Prof Balunywa Re-appointment: How Prof Baryamureeba Shot Himself in the Foot
Prof Balunywa Has Last Laugh on Mubs Principal Job
Uganda’s three-decade president Yoweri Museveni has disregarded a decision by the Makerere University Business School (Mubs) council to force two-decade principal to step aside as the controversy over his quest to extend his leadership at the institution gets resolved.
Museveni also disregarded a directive by his wife Janet, who is also Uganda’s education minister, to the Education Service Commission to fast track the replacement of Balunywa.
Janet Museveni’s letter was written on April 11, about three weeks to the expiry of Balunywa’s term on May 3.
The first lady had directed that the process be expedited to “avoid a leadership vacuum”.
Even Mubs council chairperson and former presidential candidate Prof Venansius Balunywa had told Balunywa it was time up.
Balunywa was born in 1955 and is aged 63. He has spent about two decades of his life at Mubs.
Baryamureeba had reminded Balunywa of Section 12 of the Pension Act Cap 286 which bars anyone who is 60 years and above from holding public office.
In response, Balunywa accused Baryamureeba of wanting him ejected to have his job.
Baryamureeba is former Makerere University vice chancellor. Mubs is a constituent college of Makerere.
Junior works minister Asuman Kiyingi would later join the Balunywa-Baryamureeba war of words.
“A scheming Baryamureeba exploiting his tribal and religious networks is fighting to grab the job,” claimed minister Kiyingi.
“[Balunywa] suffers the double tragedy of being a Musoga and a Muslim at the same time in a system that looks down upon both.”
So, how Exactly Did Baryamureeba Shoot Himself in the Foot?
Although Baryamureeba’s argument that Balunywa has clocked retirement age – in addition to being at the helm of Mubs for two decades – might make sense, the former presidential candidate’s attempt at making the law work hit a political hurdle.
And politics took the day.
Bad Baryamureeba and Balunywa, Museveni’s Good Boy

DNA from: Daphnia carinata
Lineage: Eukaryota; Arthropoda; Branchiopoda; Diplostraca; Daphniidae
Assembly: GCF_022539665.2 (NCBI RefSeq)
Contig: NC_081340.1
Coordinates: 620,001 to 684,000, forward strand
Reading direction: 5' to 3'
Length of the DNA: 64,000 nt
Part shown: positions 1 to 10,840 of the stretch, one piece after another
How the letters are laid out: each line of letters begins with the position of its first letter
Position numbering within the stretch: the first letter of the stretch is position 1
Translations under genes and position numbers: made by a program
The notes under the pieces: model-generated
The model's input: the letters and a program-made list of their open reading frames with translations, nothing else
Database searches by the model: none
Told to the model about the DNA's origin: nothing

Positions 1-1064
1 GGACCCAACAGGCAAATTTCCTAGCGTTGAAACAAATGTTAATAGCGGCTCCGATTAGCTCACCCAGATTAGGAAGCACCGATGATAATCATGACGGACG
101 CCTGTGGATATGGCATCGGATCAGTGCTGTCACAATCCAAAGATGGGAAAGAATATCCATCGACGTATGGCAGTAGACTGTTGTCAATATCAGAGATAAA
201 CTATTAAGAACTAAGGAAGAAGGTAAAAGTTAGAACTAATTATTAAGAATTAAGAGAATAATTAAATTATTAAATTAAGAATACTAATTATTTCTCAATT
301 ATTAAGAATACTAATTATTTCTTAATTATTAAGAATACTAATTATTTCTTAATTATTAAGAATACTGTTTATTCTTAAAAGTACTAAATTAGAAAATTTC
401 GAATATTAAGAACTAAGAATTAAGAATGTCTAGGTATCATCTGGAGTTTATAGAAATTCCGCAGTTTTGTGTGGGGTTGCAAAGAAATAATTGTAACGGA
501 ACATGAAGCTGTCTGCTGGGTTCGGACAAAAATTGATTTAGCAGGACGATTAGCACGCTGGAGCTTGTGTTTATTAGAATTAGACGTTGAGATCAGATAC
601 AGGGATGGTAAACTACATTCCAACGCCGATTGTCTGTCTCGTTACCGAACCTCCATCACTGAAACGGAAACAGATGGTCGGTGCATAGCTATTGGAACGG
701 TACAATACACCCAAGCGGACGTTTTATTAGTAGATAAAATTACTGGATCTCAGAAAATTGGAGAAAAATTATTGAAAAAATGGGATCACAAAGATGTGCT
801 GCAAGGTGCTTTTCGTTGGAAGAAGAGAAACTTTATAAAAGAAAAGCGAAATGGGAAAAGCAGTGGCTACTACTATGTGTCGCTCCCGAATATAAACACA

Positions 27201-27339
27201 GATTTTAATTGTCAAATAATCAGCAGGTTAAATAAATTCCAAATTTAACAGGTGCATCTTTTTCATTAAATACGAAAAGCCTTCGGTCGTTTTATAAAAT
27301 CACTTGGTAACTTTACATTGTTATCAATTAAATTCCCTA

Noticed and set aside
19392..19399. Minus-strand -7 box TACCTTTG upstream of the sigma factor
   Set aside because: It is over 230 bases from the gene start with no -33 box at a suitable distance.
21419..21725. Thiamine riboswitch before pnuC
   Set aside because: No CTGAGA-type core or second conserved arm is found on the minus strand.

First, Baryamureeba contested against Museveni in the 2016 presidential election. Even when the professor polled miserably, Museveni would have certainly loved to see him off the ballot. (Of course some argue that Baryamureeba was Museveni’s candidate – against Museveni himself).
It would therefore be imprudent for Baryamureeba to expect better treatment from a man whose seat he wanted.
Considering how Museveni has treated those he disagrees with (such as former premier Amama Mbabazi), Baryamureeba should never have expected his views to matter – even if he invoked the law. In such a case, politics is superior to all laws – including the supreme law of the land, at least according to Museveni’s way of doing things.
To Museveni, Balunywa was loyal cadre who listened to him – and should also be listened to instead of the defiant Baryamureeba who even ran against him in a presidential election.
After all, as Museveni said in the heat of the 2016 presidential campaign, Baryamureeba was a “young boy” who had failed to manage Makerere University.
“This young boy [Baryamureeba]; if he failed to manage a school, just a small village, will he be able to manage 38 million people?” Museveni said in 2015.
Baryamureeba had responded to Museveni saying the president had previously praised him for his good work at Makerere, including awarding him a gold medal on October 9, 2013.
It now seems Museveni has not changed his mind on Baryamureeba.
On the other hand, Museveni’s letter reversing Mubs council’s decision to force Balunywa to step aside and have his deputy, Prof Moses Muhwezi, take over in acting capacity, is full of praises for Balunywa.
The president said Balunywa was on the “liberation side of ideology… in addition to being an active administrator”.
“His [Balunywa’s] institution [Mubs] has been free of strikes; I have never found him averse of advice the times I have interacted with him. Such a person is always good to work with,” added the president.
“His institution has been free of strikes; I have never found him averse of advice the times I have interacted with him. Such a person is always good to work with.”
Age Limit Ideology
Secondly, Baryamureeba seemed to have pressed the wrong button when he broached Balunywa’s exit attempt from an ‘age limit’ angle.
Museveni is fresh from a war against his age limit – and as far as he is concerned, age does not matter even if the law says so. He has succeeded in having his age limit issue resolved and seems keen on employing anyone he wants to – regardless of their age.